Report by Public Protection Manager (attached).
The Committee considered a report in respect of the draft Animal Licensing Policy proposed amendments (circulated previously) by the Public Protection Manager.
The Public Protection Manager introduced Lee Staples, Environmental Health and Licensing Practitioner, to the meeting who updated the Committee with the following:
· A public consultation ran from 20 June 2022 until 15 August 2022 seeking comments on the Animal Licensing policy being proposed.
· A good number of responses were received. A total of 61 responses were received including a direct response from the Royal College of Veterinary Surgeons.
· After careful consideration of the responses received Officers in the Licensing, team drafted several amendments to the proposed policy.
· A summary of Officer Comments and recommendations on the consultation responses could be found at Appendix C of the report.
· The amendments made as a result of the consultation responses were as follows:
Ø Minor amendment to the proposal to appoint an independent Vet to undertake hiring out horses’ activity inspections who will be independent and not one that was retained by the applicant/licence holder. The proposed amendment was that an independent Vet would be used “wherever reasonably practicable”, and it was acknowledged that due to the relatively small number of specialist equine Vets in Devon, it may not always be possible or reasonable, to contract an independent Vet;
Ø In relation to applicants who disclosed relevant convictions the Policy had been amended to direct those applications to a Licensing Sub-Committee for determination. In the case of offences for animal cruelty, Licensing offences, or offences involving sex, indecency, or exploitation, the recommendation to the Licensing Sub-Committee would be one of refusal, whereas for other relevant offences the recommendation would also be refusal where the offences fell within the timeframes since conviction/sentencing as set out in the Policy. It was proposed Officers retain delegated powers to refuse applications where applicants were considered to fail to meet minimum welfare standards upon inspection;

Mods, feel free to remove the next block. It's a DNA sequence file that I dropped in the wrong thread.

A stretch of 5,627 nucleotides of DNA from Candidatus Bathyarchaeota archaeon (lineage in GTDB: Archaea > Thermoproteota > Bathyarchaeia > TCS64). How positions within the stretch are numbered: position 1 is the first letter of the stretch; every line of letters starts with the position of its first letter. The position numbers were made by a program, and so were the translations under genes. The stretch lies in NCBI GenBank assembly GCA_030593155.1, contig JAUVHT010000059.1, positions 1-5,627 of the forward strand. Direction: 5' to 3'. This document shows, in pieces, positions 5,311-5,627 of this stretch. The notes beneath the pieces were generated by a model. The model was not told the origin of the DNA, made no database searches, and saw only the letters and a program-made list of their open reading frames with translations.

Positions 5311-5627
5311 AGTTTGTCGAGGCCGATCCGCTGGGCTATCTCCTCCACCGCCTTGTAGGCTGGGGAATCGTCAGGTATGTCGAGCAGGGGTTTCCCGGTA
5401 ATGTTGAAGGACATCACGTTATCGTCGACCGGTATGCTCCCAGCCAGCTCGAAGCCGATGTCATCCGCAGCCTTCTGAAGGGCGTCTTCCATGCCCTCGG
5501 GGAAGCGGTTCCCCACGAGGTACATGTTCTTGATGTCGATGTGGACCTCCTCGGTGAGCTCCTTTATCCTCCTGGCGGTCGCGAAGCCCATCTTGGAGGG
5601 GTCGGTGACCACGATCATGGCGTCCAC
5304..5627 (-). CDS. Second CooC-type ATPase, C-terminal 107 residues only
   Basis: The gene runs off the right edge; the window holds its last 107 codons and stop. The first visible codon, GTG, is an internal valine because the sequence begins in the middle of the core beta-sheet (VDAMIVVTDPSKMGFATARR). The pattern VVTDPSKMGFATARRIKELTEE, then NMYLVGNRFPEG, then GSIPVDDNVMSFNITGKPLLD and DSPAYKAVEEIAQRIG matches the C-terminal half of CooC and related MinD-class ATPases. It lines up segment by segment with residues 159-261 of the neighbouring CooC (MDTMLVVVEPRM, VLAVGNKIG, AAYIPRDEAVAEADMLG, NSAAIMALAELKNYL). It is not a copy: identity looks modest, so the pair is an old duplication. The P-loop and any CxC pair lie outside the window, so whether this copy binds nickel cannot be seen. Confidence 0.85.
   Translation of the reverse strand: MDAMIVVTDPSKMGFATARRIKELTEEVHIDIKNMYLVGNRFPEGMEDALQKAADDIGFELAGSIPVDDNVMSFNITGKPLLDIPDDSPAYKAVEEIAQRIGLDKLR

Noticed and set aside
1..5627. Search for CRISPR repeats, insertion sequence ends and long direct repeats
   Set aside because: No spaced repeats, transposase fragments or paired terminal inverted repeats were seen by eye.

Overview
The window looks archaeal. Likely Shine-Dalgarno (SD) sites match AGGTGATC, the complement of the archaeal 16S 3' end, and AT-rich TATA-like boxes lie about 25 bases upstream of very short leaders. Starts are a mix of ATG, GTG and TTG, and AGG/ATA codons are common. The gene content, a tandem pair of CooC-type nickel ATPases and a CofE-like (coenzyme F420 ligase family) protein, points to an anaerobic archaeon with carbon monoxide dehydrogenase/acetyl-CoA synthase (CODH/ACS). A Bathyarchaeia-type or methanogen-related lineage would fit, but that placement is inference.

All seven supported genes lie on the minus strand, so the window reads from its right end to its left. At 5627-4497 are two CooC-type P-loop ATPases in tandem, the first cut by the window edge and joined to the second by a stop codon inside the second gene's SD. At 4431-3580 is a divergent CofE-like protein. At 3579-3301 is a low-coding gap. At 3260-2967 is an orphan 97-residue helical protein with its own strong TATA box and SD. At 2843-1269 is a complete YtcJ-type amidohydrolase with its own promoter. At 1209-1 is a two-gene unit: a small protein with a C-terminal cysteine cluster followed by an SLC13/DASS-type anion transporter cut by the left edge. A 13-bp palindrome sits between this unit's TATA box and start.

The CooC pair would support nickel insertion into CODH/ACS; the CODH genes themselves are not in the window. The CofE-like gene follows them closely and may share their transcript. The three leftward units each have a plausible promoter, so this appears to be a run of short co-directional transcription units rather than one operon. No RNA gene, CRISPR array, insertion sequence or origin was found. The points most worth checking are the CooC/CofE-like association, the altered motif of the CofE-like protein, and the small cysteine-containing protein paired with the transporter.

Ø It was proposed that the requirement for applicants, for renewal, to undertake a basic Disclosure and Barring Service (DBS) check as part of their application be delayed until 1 January 2023 to enable adequate notice of the new arrangements to be communicated in a timely manner within the renewal documentation.
· Concerns raised by a small operator in connection to the previously proposed requirement for a trade waste agreement had led to the following subsequent amendment:
Ø Amendment to requirement for applicants to provide evidence of a commercial trade waste agreement, to allow for some degree of Officer judgement where an application was from a small-scale operation or was likely to produce very small volumes of waste.
In response to questions from the Committee, the Environmental Health and Licensing Practitioner gave the following replies:
· If an independent Vet was on the prescribed registered list but also worked at the same practice as the applicants own Vet they would not be precluded from carrying out an inspection.
· The highest star rating a new business could expect to be awarded after its first inspection was four. This national framework had to be adhered to.
· The reason for relevant offences relating to sex offences being a requirement to disclose was, by way of example, in regards to the situation of a horse riding stables where children might be unaccompanied by their parent or guardian.
· North Devon did not currently have any households registered with a primate as a pet.
(a) The representations received in response to the public consultation shown at Appendix B of the report be noted; and
(b) No further amendments are required to the policy shown at Appendix A of the report.
RECOMMENDED that the Animal Licensing Policy 2022, shown at Appendix A, be approved at a future Strategy and Resources committee.